The day after. I went to the OB for the first of now four post-emergency room doctor visits. After the devastating news, this step seemed like little more to me than a billable formality. Another set of ultrasounds; more blood work; more urine; more vaginal swabbing/pelvic examining/platitude murmuring about loss/small talking/stating of miscarriage statistics and the likelihood of chromosomal abnormalities especially given my “age” and my fertility issues, etc. I nodded and spoke at the right intervals as expected. But I felt like a robot, a ghost, a zombie…something not really human, not really alive. However, I know how to perform. How to switch on when needed. How to jump through the hoops. It never really leaves you, that skill. It becomes you, and you become it – it is a clever parasite.
They did all their exams and scans and labs. Had me come back and repeat them again. Compared them to my other reports/visits. And made the final determination confirming what I had already been told and knew to be true. Though a part of me secretly hoped it to be wrong, a mistake, untrue, I knew otherwise.
With miscarriages, it seems that there are a slate of options one can consider. Thus, you can pick the lesser of the evils available to you. One of them is “watchful waiting” for “nature to take its course” over a period of hours/days/weeks for your body to finish the process of miscarrying. Another is “medical management” where you are given medication to hasten the process. There is also “surgical treatment” where a doctor uses a surgical procedure (such as dilation and cutterage or other means if warranted) to complete the removal.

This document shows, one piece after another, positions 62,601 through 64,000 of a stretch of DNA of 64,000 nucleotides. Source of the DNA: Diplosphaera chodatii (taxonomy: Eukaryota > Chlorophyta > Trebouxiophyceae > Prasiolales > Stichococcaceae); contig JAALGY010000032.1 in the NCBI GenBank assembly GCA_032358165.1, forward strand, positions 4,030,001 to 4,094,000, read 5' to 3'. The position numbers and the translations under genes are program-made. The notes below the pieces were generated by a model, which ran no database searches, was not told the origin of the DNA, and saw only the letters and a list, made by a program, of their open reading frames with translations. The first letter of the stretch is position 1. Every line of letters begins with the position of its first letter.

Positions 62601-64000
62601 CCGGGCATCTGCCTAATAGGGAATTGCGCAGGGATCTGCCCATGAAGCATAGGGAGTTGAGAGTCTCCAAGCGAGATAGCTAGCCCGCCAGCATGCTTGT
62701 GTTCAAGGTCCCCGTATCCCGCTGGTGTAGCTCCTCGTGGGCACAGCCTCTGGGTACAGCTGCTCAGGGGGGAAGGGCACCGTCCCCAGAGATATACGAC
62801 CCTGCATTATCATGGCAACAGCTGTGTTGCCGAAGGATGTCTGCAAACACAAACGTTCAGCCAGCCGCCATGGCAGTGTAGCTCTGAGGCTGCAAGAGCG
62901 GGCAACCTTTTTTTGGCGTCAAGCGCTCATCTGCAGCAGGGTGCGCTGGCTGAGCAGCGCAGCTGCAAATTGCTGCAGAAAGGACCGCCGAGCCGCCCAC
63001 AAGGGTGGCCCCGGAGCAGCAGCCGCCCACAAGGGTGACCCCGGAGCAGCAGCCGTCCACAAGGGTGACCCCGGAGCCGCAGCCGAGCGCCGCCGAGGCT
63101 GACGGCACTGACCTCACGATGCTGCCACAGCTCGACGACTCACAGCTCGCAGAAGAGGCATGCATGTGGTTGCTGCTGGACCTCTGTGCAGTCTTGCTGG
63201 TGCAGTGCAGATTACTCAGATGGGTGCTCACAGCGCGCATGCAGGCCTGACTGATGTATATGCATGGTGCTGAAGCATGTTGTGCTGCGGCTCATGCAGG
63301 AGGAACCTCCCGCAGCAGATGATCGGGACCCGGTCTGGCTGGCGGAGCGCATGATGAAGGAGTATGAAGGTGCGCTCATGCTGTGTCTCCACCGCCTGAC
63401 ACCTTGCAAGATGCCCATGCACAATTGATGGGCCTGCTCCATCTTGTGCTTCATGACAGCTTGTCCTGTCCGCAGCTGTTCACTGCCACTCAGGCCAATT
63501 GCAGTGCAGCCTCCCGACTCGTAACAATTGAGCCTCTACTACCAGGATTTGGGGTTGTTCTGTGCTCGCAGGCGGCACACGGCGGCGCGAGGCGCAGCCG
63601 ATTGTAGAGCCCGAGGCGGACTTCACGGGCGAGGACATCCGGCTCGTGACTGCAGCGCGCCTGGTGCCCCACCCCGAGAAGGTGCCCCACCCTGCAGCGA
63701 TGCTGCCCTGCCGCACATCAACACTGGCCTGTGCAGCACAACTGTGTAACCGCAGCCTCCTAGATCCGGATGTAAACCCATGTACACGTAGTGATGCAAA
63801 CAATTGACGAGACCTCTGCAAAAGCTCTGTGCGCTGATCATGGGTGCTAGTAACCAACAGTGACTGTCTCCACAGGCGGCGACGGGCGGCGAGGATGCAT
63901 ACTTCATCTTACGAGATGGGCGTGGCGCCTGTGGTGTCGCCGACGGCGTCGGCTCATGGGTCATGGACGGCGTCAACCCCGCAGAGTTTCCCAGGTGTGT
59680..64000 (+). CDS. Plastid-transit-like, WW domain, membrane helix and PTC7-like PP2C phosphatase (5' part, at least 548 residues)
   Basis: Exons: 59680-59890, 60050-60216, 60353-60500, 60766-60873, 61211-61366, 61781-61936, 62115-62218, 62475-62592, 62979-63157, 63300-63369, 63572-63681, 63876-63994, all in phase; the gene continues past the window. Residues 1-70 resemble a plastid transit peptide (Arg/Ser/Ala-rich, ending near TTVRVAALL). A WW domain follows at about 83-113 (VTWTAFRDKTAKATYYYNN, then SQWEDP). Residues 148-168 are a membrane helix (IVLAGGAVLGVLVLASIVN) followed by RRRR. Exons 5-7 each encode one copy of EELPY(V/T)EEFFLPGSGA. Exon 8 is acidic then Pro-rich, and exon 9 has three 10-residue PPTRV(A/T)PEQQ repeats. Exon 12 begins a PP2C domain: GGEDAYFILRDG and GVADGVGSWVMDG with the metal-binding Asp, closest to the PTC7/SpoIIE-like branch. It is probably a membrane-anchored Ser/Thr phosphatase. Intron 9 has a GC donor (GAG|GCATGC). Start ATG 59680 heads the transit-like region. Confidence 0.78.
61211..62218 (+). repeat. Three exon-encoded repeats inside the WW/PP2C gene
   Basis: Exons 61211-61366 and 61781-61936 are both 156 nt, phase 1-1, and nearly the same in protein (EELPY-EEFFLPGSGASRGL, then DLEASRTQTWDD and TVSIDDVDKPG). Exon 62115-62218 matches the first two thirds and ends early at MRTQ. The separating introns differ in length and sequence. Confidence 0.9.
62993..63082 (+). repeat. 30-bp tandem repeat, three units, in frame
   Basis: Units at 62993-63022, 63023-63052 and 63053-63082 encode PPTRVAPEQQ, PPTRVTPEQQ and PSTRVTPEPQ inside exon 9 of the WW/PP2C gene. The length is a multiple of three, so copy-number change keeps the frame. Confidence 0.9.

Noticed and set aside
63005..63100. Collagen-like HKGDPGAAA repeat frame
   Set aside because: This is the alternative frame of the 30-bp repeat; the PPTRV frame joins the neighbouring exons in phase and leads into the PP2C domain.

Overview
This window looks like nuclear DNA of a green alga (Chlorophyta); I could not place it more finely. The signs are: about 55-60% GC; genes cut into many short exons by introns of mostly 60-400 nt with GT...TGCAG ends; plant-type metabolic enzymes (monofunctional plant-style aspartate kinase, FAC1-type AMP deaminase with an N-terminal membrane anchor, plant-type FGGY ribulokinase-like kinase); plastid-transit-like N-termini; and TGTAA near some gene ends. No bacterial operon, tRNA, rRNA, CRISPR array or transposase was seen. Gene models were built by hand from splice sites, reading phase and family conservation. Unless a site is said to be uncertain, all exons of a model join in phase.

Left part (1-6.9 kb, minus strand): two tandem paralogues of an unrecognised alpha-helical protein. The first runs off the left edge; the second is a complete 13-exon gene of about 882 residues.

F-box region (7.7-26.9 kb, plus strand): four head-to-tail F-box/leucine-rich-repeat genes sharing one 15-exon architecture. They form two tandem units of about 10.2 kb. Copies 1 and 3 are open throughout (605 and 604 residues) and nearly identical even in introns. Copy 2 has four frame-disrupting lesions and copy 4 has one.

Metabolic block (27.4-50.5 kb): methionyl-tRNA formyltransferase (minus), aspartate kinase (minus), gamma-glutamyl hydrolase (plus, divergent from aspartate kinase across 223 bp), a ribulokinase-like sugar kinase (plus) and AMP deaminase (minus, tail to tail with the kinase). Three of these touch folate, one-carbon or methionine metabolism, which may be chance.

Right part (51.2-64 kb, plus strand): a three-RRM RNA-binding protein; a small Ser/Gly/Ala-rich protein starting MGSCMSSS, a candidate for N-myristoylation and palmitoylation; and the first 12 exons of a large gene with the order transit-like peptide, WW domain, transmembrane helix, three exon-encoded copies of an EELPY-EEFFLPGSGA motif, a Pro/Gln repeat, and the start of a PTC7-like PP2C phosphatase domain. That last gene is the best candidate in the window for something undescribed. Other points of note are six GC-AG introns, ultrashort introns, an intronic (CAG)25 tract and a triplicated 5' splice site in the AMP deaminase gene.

I envisioned this day so differently. It was supposed to be all about my little man like all birthdays are around here. In my household, birthdays are our kids’ “Christmas” or “Hannukah.” It’s the day it’s all about you. The day you get to shine. The day we get to celebrate the role you play in this world on the very day that you entered it…it’s a day of cupcakes at school; cake at home; dinner of your choosing with the family even on a school night; hugs and prayers and love – and gifts. It’s a day of laughter and a day of promise. It’s a day we look forward to for months because it only comes once a year.
But today, it’s a day of, “Mom, please don’t do anything for me. Please don’t bring anything; please don’t buy anything. I just want you to get better. Please just stay in bed and be okay.”
It’s a day of cramping. Of bleeding. Of lying down with a protective covering beneath your hips and extra absorbancy adult undergarments clad around you. A day of whispered tones and worried glances cast your way from the doorway. A day of pizza delivery instead of a nice restaurant birthday meal for your precious son. A day of painkillers and a day of nausea. A day that threatens to imbrue, to obscure, to sully, to dampen the beauty of the day God allowed your son to be brought into this world by his beloved, never-to-be-forgotten late mother.
It’s a day where your tears drench yet another pillow and your breath comes in ragged puffs; where the depression threatens to drown your very soul with grief; where you cannot muster enough energy to be angry at God but wish you could; where you feel selfish for all of these thoughts because you have a house full of children, adopted and biological, while some have none.
It’s a day that hurts. A day that sucks.
A day that still hasn’t ended.
Please God, just let it be over soon.
Let me sleep and pretend this was all a nightmare. Not reality; just a terrible dream. Because dreams end, just like little babies’ heartbeats end. Dreams end…I just want it to end.